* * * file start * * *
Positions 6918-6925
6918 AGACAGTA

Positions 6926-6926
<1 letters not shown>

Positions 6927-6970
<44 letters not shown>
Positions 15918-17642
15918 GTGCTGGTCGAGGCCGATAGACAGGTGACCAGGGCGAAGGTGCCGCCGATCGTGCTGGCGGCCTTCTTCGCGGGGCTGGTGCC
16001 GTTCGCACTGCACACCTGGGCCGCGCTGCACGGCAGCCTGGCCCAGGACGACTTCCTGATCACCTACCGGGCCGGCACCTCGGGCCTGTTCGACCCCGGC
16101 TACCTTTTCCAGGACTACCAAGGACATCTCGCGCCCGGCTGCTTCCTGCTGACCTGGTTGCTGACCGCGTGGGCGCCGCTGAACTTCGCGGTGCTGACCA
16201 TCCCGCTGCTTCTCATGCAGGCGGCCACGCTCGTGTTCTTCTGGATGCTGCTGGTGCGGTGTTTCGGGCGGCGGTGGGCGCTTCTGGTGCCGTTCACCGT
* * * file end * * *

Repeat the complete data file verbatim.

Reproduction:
Positions 6918-6925
6918 AGACAGTA

Positions 6926-6926
<1 letters not shown>

Positions 6927-6970
<44 letters not shown>
Positions 15918-17642
15918 GTGCTGGTCGAGGCCGATAGACAGGTGACCAGGGCGAAGGTGCCGCCGATCGTGCTGGCGGCCTTCTTCGCGGGGCTGGTGCC
16001 GTTCGCACTGCACACCTGGGCCGCGCTGCACGGCAGCCTGGCCCAGGACGACTTCCTGATCACCTACCGGGCCGGCACCTCGGGCCTGTTCGACCCCGGC
16101 TACCTTTTCCAGGACTACCAAGGACATCTCGCGCCCGGCTGCTTCCTGCTGACCTGGTTGCTGACCGCGTGGGCGCCGCTGAACTTCGCGGTGCTGACCA
16201 TCCCGCTGCTTCTCATGCAGGCGGCCACGCTCGTGTTCTTCTGGATGCTGCTGGTGCGGTGTTTCGGGCGGCGGTGGGCGCTTCTGGTGCCGTTCACCGT